Perhaps it is better to use suitable plugs...


Any suggestions?


Yes you can.

Keep in mind that the weight is predominantly in a downward direction.

You can use heavy duty long fixings suitable for the material.

I used polyester resin fixings for mine. This technique involves the
use of threaded studs of a diameter suitable for the holes in the
boiler mounting bracket, and of a length of (say) 100mm. Holes are
drilled into the wall 2mm oversize for the studs and cleaned out.
A special two part resin with one part containing mortar is injected
into the holes and the studs inserted. After a suitable time
(minutes to hours depending on resin and temperature, the bracket can
be fixed to the wall.

This method is ideal for heavy weights on breeze blocks because there
is not the risk of crumbling around the fixing.

Screwfix among others sell the materials


Thanks, I'll check it.
Meanwhile, I've forgotten a very important detail.
The wall at the moment is bare...no rendering, but I've planned to use
celotex insulation and plasterboard...I guess I'll have to use a
proper studding frame behind the boiler and then look for longer
screws (or these polyester fixings) to account for the thickness of
the studs.
On the other hand, it may seem a bit wacky but what about fixing the
boiler straight to the bare wall and then later on fixing the
insulation and plasterboard all around the boiler? The cold bridge
shouldn't be an issue as the boiler is on when it's cold outside.
At the moment I haven't really made my final decision...I just prefer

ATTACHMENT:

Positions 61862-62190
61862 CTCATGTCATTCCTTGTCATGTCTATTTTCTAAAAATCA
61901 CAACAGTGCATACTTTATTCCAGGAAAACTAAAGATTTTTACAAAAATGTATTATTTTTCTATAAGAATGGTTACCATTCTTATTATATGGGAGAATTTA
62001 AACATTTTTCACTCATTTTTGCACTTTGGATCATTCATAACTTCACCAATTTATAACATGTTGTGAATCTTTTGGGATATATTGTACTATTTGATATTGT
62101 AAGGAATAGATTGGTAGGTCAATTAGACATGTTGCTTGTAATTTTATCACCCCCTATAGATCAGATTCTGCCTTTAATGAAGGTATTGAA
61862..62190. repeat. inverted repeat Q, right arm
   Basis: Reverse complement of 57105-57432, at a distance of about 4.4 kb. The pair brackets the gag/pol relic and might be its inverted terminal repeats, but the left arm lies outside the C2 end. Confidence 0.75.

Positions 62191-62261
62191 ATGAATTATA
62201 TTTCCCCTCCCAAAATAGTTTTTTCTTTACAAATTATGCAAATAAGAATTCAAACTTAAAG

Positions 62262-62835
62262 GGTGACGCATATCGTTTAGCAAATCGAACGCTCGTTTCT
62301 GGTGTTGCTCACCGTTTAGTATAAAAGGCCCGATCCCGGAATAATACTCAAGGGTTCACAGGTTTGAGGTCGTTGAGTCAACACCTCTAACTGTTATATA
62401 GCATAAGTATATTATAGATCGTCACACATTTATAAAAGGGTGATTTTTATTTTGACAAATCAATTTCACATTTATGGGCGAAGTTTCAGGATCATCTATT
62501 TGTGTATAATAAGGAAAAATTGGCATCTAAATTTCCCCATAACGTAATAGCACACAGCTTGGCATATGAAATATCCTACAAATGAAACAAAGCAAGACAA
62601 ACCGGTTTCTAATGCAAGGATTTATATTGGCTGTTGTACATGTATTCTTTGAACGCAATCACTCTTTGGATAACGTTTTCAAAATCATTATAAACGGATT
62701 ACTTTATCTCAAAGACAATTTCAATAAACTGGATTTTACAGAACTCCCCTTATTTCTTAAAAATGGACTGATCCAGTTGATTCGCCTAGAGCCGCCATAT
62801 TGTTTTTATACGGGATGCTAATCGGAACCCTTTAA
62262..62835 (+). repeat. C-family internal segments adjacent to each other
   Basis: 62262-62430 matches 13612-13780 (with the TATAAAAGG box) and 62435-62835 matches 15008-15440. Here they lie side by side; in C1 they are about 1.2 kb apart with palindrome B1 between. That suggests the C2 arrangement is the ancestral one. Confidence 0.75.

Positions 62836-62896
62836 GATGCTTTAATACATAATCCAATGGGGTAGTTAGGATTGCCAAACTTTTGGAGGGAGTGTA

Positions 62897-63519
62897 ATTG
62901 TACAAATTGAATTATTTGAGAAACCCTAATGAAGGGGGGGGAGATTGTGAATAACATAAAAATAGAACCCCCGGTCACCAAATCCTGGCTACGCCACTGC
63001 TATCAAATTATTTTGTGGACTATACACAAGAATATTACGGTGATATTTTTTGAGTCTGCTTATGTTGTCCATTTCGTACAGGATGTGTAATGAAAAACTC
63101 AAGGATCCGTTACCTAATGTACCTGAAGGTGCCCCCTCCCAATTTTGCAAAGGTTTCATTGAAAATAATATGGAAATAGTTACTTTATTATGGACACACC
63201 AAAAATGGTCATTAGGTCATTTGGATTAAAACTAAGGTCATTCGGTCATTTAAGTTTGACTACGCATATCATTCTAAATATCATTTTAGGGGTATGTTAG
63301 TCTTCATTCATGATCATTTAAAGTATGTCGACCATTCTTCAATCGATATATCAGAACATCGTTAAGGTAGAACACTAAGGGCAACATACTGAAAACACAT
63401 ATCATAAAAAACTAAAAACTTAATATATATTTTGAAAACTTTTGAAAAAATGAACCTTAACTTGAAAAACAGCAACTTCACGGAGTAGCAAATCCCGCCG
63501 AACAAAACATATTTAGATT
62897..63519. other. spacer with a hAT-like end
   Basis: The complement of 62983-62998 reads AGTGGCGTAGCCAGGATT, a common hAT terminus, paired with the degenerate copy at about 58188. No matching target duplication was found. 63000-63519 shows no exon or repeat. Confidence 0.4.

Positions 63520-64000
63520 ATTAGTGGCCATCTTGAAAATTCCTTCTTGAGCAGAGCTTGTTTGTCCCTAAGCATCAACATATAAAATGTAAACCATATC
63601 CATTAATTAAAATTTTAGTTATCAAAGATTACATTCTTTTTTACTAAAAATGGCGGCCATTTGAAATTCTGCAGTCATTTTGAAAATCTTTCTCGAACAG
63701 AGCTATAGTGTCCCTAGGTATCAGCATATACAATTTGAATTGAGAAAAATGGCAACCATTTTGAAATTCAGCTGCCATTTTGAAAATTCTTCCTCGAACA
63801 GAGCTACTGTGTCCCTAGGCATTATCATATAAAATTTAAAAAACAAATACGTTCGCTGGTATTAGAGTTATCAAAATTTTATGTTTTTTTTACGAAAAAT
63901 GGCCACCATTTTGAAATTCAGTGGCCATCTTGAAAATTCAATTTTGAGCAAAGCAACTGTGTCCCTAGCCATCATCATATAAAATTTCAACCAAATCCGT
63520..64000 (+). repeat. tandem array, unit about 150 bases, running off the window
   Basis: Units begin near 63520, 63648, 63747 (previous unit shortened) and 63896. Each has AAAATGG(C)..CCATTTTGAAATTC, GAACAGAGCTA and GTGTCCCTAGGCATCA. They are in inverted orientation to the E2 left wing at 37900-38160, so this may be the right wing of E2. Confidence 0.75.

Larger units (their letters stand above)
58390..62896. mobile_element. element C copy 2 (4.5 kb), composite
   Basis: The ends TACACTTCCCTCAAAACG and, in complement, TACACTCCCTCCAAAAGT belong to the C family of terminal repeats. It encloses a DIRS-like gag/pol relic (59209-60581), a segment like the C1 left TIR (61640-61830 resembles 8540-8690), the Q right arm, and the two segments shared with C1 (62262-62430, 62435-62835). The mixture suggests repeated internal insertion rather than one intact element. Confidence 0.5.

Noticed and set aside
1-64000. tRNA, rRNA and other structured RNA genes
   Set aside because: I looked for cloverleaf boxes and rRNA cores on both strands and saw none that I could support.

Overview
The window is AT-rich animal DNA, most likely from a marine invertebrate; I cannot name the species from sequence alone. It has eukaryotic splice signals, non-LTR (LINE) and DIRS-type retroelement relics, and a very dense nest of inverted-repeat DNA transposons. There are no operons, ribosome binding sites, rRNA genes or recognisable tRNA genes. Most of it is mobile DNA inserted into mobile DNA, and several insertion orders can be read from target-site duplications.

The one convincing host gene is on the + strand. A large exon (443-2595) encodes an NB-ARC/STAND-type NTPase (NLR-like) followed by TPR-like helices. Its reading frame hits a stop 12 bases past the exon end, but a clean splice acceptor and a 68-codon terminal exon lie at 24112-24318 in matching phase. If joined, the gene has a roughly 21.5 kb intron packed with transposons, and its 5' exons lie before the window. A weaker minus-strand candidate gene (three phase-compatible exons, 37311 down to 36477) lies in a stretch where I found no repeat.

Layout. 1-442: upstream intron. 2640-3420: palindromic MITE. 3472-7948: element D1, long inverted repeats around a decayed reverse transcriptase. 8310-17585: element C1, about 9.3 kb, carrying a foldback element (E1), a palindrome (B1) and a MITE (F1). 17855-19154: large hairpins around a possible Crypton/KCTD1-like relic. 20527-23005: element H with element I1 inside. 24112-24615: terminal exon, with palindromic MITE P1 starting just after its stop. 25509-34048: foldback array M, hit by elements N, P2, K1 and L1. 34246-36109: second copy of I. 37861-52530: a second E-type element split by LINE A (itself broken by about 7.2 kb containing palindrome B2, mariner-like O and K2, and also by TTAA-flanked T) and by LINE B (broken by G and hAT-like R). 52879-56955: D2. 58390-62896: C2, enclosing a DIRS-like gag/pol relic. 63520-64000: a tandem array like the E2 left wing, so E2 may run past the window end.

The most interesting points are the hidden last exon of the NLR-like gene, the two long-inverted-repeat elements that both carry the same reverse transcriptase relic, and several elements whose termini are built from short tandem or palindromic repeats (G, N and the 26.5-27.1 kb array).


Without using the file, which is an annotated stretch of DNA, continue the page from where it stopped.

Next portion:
to mount the boiler now and get the heating system going. The drywall
can wait.
  #5  
Old November 30th 07, 05:29 PM posted to uk.d-i-y
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Posts: 101
Default mounting a boiler onto a Breeze block wall

Tony says: "If they are breeze block and not the soft Durox blocks you
should be Ok"

Just to clearify. The blocks in question are areated...I can't think
of anything weaker than this stuff.
I've bought them from a local B&Q store....
Maybe I'll have to check my terminology better next time, but I think
my concerns were justified.



  #7  
Old November 30th 07, 05:46 PM posted to uk.d-i-y
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Posts: 9,056
Default mounting a boiler onto a Breeze block wall

wrote:
On Nov 30, 4:53 pm, Andy Hall wrote:
On 2007-11-30 16:25:58 +0000, said:

How safe is it to fix a boiler of about 45Kg to a breeze block wall?
The manual states simply to fix it on a strong wall.
Breeze blocks are widely used for external wall (on the inner leave at
least), so I'm assuming it is safe.